The students in my Understanding Networks class had a short assignment this past week, to run a couple dozen traceroutes, and do visualizations with the results.Â A few interesting points came out of it.
Alejandro Kaufmann did traces mostly on Asian sites, and noticed that many of the traces followed old colonial lines: traces to Hong Kong and India tended to go through British routers, and traces to Vietnam tended to go through French, for example. Not sure if this is coincidence or a result of their telcos still working together, but it was an interesting trend.
Zach Taylor did two maps of traces to the top 50 internet sites. He ran the same traces from home and from the network at NYU, and not surprisingly, there’s a lot of clustering at the outset, as the traces went outward from his provider or NYU. In the NYU map, you can see some load balancing as the traces split across NYU’s various gateway routers, then clear rivers of traffic as they head out through the tier 1 providers, AT&T and Level3.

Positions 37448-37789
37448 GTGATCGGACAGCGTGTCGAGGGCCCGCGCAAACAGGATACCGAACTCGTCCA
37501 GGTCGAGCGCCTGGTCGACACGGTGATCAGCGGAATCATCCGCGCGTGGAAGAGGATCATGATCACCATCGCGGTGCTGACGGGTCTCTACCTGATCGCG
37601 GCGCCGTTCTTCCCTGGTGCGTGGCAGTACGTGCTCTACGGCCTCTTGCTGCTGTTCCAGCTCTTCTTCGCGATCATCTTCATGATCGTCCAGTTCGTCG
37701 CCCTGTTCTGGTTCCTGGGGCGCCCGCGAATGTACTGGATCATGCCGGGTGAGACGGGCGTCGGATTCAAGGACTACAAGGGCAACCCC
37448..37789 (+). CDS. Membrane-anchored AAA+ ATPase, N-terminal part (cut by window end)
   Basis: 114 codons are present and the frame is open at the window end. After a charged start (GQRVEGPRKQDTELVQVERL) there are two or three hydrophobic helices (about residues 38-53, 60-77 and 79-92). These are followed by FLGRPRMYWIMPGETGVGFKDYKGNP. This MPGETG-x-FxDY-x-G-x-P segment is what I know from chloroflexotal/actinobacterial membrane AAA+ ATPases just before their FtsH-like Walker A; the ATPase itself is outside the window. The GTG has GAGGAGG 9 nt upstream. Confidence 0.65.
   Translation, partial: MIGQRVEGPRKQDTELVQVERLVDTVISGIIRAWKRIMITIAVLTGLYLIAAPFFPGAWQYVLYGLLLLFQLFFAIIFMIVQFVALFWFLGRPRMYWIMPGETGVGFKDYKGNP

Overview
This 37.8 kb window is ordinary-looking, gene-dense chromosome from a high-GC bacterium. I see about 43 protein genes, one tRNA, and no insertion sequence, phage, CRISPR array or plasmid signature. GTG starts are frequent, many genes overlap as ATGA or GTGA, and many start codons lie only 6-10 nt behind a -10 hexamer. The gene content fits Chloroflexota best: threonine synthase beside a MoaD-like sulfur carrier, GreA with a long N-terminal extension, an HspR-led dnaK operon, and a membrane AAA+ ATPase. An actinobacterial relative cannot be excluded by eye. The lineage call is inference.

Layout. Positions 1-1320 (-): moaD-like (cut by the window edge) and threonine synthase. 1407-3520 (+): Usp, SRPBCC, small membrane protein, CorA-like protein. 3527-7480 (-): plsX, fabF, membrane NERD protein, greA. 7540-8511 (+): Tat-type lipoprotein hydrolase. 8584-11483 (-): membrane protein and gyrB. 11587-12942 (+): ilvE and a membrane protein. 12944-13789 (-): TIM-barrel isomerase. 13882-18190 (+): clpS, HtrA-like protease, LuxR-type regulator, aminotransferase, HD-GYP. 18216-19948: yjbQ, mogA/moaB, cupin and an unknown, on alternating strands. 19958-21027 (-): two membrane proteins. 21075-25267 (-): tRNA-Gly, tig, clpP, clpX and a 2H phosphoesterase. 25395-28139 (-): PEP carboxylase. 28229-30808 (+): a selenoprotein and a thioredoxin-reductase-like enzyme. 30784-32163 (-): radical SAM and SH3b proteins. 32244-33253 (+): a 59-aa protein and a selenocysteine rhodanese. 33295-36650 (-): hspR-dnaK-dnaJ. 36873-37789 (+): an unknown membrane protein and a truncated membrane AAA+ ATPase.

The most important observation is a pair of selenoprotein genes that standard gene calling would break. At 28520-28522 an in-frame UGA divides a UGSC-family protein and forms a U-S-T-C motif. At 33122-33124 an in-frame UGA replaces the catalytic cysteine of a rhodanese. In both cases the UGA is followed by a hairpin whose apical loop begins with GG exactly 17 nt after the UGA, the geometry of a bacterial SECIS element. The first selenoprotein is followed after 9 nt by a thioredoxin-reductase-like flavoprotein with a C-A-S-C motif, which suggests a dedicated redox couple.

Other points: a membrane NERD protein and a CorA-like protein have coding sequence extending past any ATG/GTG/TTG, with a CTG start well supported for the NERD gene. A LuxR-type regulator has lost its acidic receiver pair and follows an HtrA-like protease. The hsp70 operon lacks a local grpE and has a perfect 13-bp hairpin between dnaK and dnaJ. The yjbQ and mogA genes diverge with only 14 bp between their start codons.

Zach’s map of the top 500 sites (warning: it’s big) is the most interesting though. More data reveals more patterns, and you can clearly see the AT&T and Level3 rivers of traffic in the 500 trace. I’m surprised at how much of the traffic is along the Level3 river, because I didn’t think they owned as much wire and fiber infrastructure as AT&T, Sprint, or some of the other tier 1 providers.Â But I guess owning the crossroads can be more valuable than owning the roads.
Now I want to see the same 500-trace exercise done from several points, and aggregated in one big map!